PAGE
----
Life is more than experiences. The endless chase for the next one won’t fill the ache in your soul…
Life is more than experiences. The endless chase for the next one won’t fill the ache in your soul…
Life is short. When you see the deterioration of people in old age and you realise that, while you’re not old, you’re not young anymore either, it makes you think about how you want to leave this world.
As I see people wither in old age, people who you’ve always seen as somehow invincible, you realise how fragile life is. We are dust, and to dust we return. It makes you think about the meaning in your life, and that we really haven’t got long to make a real difference. I wonder if it’s impossible for a young person to really realise that. When you’re young, it’s all ahead of you. It’s a young person’s world, it was said to me once.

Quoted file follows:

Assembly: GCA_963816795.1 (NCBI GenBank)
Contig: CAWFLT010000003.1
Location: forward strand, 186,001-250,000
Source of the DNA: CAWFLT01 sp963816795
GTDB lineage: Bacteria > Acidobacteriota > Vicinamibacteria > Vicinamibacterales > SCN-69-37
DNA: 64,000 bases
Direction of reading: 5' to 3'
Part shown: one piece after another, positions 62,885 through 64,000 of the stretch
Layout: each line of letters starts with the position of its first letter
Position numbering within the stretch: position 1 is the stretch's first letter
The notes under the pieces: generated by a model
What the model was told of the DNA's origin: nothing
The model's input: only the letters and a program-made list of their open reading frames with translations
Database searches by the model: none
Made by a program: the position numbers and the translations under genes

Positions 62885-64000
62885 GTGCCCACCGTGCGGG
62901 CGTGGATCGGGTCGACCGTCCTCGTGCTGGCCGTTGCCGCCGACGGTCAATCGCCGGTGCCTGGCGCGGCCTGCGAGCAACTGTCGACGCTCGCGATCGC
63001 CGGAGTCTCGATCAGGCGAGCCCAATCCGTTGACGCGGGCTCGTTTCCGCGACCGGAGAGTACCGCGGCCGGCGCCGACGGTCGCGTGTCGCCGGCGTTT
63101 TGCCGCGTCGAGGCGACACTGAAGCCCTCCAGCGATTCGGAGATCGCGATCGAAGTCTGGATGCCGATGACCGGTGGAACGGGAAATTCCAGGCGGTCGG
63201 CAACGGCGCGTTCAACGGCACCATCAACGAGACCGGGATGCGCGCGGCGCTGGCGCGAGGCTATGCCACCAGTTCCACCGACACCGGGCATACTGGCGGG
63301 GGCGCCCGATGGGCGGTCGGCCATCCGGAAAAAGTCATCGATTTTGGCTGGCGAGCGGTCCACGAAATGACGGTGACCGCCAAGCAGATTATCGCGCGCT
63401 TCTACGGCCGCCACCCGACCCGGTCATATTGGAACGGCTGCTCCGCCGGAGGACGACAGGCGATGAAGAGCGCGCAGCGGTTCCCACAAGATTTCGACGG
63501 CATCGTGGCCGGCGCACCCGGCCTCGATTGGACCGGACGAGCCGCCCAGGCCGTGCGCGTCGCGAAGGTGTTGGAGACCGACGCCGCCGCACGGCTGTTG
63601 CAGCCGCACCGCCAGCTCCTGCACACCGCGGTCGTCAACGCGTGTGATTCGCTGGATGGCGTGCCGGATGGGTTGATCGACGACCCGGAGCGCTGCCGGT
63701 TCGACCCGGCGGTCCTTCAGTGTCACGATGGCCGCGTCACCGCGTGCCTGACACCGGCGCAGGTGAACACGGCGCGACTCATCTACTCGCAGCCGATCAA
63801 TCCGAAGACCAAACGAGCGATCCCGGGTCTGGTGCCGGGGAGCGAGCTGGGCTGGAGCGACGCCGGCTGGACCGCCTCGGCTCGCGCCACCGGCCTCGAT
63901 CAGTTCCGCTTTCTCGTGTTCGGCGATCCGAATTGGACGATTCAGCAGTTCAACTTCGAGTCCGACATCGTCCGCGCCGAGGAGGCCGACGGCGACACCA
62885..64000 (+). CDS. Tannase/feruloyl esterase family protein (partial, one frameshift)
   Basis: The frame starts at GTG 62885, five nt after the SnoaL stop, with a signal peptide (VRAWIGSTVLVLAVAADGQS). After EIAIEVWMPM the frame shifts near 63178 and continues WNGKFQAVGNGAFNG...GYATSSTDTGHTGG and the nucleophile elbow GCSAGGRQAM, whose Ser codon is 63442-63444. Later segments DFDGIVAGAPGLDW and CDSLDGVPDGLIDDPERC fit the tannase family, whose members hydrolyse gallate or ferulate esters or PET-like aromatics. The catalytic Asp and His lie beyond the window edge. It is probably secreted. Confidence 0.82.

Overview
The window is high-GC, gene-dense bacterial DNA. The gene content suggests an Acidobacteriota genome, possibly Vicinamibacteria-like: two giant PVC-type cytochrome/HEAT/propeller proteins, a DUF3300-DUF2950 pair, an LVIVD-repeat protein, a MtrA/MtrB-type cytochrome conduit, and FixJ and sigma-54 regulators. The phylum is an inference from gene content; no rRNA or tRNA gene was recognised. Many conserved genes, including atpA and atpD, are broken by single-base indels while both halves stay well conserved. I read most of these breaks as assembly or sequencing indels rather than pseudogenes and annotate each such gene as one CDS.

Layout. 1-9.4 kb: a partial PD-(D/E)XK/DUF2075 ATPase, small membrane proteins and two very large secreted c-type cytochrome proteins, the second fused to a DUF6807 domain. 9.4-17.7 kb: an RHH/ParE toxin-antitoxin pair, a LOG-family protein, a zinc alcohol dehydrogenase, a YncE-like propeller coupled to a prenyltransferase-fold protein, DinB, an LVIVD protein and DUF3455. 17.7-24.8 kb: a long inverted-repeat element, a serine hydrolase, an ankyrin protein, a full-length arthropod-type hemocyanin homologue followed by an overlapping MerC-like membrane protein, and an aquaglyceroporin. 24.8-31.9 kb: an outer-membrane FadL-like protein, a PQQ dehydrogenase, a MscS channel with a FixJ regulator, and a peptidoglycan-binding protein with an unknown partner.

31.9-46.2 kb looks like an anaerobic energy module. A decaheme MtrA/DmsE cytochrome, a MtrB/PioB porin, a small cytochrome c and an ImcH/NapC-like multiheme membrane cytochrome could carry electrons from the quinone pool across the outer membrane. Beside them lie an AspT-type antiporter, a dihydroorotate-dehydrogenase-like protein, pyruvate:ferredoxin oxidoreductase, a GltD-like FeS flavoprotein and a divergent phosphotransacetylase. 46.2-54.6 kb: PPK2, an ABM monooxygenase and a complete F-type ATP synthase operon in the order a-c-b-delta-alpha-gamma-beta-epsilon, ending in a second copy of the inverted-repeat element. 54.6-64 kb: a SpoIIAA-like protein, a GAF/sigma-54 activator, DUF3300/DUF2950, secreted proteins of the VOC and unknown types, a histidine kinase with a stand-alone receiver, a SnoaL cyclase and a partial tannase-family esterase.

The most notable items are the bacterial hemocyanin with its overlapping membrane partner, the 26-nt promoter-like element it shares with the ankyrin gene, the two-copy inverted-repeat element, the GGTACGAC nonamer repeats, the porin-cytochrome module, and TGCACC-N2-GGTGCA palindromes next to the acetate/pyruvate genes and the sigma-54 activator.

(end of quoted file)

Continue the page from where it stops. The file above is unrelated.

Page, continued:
It’s only the experience that comes from years; either that or great suffering in your younger years, that allows you to see that life really is fragile. A pastor once told a story of a man he visited who had just turned 65. The man wondered how he got to that age so quickly. It was like he woke up one morning and all of a sudden his life was almost over, just like that.
Life is not a dress rehearsal. It is to be made the most of. As I get older and see the frailty of the elderly, I feel anxious about getting old and I feel more of an urgency to leave the world a better place. It’s not about leaving a legacy; whatever people think of you doesn’t matter. It’s what you actually did that matters, whether people think it was good or not.
I think of the great sermon by Martin Luther King, ‘The Drum Major Instinct’. It’s about true greatness. Being great is fine. Be great at serving, be great at loving others, be great at not needing recognition for your good deeds. Just do them, whether people notice them or not. That is greatness. It’s the contribution that matters, not the recognition of it.